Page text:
For Saberi, the film’s themes of repression have a personal edge: She was arrested in Iran in 2009 on dubious charges of espionage, and spent three months in an Iranian prison before the charges were overturned. “Persian Cats portrays some of the discontent that many Iranians, especially many of the country’s large youth population, have felt because of the state-imposed limitations they face.”
Yet the film’s representation of those authoritarian forces doesn’t arrive until it’s final minutes, when police lights reflect off of Shaghaghi’s face and a wail of sirens presages the hasty break-up of an underground show. There are no jackboots, riot shields, tear gas, or any of the other imagery that came to define Iran’s government during the post-election uprisings of 2009. Ghobadi prefers this subtle approach to his critique of the current regime, for very specific reasons: “I don’t want to personify the problem in an individual character,” he says. “It’s a system. And not just a governmental or legal system, it’s cultural too. Certain aspects of the culture are tyrannical in their domination of the youth, and the youth are ready to rebel.”
You’re not worried about getting busted?” Shaghaghi asks a lanky, bearded man shouldering a six-string in a dimly-lit, brick-walled practice space. “Why worry?” he quips as he grips the fretboard. “We’re doing nothing wrong, just making music. We’re hurting no-one.” “Get busted, and you’ll go to jail for at least six months,” she says, shaking her head.
Persian Cats ’ companion soundtrack of the same name was the best-selling album on iTunes in France earlier this year. The Internet is quickly proving to be the most effective vehicle for cultural exchange between Iran’s booming underground music scene and the rest of the world. So says as Obaash (no last name given), frontman of the Iranian post-punk group The Yellow Dogs, via phone from Brooklyn. The Yellow Dogs feature prominently in Persian Cats; their burbling, snappy track “New Century” scores a scene where Koshanejad and Shaghaghi visit the group’s makeshift performing and recording space, in between quick-cuts of day-to-day life in Tehran.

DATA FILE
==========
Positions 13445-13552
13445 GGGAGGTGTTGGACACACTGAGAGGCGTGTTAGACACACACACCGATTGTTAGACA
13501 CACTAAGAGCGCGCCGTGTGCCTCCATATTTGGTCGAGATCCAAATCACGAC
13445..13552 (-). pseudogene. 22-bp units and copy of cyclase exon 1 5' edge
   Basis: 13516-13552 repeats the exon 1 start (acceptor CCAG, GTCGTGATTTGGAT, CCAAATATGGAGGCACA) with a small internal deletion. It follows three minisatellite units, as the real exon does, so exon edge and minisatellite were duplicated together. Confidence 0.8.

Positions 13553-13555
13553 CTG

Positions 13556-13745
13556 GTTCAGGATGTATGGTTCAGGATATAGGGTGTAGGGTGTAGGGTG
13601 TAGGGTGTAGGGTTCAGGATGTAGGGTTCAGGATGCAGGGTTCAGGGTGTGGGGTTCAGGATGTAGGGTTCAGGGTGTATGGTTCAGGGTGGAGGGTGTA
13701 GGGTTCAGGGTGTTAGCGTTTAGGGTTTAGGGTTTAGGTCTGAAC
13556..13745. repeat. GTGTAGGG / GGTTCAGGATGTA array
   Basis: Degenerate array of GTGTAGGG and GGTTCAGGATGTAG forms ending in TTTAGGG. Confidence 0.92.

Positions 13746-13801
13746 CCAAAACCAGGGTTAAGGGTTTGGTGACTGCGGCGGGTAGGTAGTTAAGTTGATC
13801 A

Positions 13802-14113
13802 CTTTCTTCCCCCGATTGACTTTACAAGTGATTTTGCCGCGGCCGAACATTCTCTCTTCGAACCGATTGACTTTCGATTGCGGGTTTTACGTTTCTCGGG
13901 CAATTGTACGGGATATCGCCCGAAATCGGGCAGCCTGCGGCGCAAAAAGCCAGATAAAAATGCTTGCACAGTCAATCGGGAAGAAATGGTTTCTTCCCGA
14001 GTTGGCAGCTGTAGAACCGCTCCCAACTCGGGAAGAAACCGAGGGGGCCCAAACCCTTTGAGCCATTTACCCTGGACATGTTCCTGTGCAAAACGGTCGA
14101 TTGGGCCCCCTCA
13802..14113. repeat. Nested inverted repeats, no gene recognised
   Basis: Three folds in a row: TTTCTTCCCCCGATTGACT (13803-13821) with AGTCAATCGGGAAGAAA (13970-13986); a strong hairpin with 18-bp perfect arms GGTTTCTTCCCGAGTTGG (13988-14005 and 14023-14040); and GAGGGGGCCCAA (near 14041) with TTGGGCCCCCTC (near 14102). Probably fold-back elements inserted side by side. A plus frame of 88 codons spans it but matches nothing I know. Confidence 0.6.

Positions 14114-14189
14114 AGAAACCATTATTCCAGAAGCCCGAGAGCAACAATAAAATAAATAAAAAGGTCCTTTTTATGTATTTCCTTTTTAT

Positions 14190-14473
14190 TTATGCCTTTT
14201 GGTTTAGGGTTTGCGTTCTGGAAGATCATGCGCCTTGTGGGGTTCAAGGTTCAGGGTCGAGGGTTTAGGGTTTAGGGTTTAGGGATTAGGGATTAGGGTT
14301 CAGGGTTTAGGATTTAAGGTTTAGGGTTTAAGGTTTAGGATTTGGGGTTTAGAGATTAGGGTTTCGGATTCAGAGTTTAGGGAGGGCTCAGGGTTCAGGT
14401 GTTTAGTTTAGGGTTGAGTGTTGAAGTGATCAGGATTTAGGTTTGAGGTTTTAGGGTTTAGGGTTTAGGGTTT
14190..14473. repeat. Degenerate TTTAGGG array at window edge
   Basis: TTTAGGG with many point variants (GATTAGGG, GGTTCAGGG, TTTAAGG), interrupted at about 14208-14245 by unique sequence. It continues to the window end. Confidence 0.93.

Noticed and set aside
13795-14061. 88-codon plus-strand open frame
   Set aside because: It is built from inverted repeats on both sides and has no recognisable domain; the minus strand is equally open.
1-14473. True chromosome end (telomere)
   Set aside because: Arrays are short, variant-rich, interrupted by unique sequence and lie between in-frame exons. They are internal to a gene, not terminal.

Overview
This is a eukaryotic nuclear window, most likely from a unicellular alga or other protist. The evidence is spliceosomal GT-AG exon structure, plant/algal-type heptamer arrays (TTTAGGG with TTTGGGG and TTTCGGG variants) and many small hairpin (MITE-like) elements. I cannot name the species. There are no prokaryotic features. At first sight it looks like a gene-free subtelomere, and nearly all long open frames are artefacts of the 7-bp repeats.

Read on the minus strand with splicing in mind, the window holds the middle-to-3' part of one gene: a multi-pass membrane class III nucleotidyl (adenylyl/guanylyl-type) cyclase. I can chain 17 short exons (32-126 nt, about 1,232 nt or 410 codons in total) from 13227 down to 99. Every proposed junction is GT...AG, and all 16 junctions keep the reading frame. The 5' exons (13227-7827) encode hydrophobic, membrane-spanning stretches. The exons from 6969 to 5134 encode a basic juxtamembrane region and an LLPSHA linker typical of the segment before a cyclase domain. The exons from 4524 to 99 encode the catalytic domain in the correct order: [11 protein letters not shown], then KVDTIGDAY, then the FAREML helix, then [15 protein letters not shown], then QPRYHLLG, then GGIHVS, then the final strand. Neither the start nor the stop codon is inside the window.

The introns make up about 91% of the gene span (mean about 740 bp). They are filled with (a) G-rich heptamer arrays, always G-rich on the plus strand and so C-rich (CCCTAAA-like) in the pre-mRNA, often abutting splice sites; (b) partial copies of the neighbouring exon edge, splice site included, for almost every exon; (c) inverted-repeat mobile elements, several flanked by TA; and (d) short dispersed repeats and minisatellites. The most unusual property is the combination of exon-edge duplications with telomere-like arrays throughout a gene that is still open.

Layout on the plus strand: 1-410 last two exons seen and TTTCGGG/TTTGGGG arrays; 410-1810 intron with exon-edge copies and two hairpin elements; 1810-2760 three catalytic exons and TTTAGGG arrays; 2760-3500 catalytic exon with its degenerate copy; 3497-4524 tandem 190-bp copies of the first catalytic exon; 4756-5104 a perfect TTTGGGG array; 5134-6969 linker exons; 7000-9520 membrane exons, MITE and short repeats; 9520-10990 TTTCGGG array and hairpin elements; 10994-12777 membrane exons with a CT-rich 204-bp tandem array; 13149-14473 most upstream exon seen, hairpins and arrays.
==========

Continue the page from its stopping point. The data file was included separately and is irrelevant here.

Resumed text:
The Yellow Dogs sprang from clandestine meetings in a friend’s basement, decorated in the style of a New York City dive bar, complete with soundproofed walls and a secret entrance. And for the three years bandmates played in Iran, they rehearsed on the roof of their drummer’s apartment, overlooking “the most beautiful view of Tehran you’ll ever see,” Obaash says, his voice brimming with enthusiasm. But in late 2009, when his neighbors called the morality police—the government military group responsible for enforcing proper Islamic behavior and dress, particularly among women—the musicians decided to pack their bags for the U.S., settling weeks later in New York.
“In order to get this music, we have to download it from the Internet,” Obaash says. “The Internet is the best thing that has happened to Iran in many years, especially for music, because there are no record stores or rock cafés. It was the only place we could go to distribute our music, and talk about our band. And it was the only way other people around the world could find out about us.”
“Young people in Iran go home, sit down at the computer, and check their Facebook, read news, listen to music, watch new and avant-garde movies,” he says. “It’s helping our culture so much. The government, the older generation, doesn’t really support culture, but people can get almost anything with the Internet.”
Which is exactly why Koshanejad agreed to star in Persian Cats as a faux-documentary version of himself: “There’s a minority community in Tehran who have chosen to change young people’s routine, and put on shows and art,” he says from his central London apartment. “We chose to be a part of that community. But we had to stay underground to play our music. I was a very invisible person in my own country, just for playing music.”
In Iran, the Internet has become largely synonymous with the country’s underground music scene. “MySpace saved our lives,” he deadpans, offering a quick laugh before assuming a deadly serious tone. “There are not many things for young people to do in Iran, so the only thing that connects you to other people is the Internet, and that definitely separates them from the older generation.” He pauses, considering his words. “That’s exactly why Twitter was so important to the uprisings after last year’s election.”
Koshanejad is no stranger to Iran’s hard-line stance on the arts. Weaned on bootlegged black-market Nirvana and Radiohead albums in the ’90s, he taught himself to play a wide variety of instruments before joining the underground group FONT in 2004. As in the plot of Persian Cats, he was arrested in 2007 and imprisoned for 21 days for playing a concert. “Honestly,” he laughs, “it only convinced me I was doing the right thing.”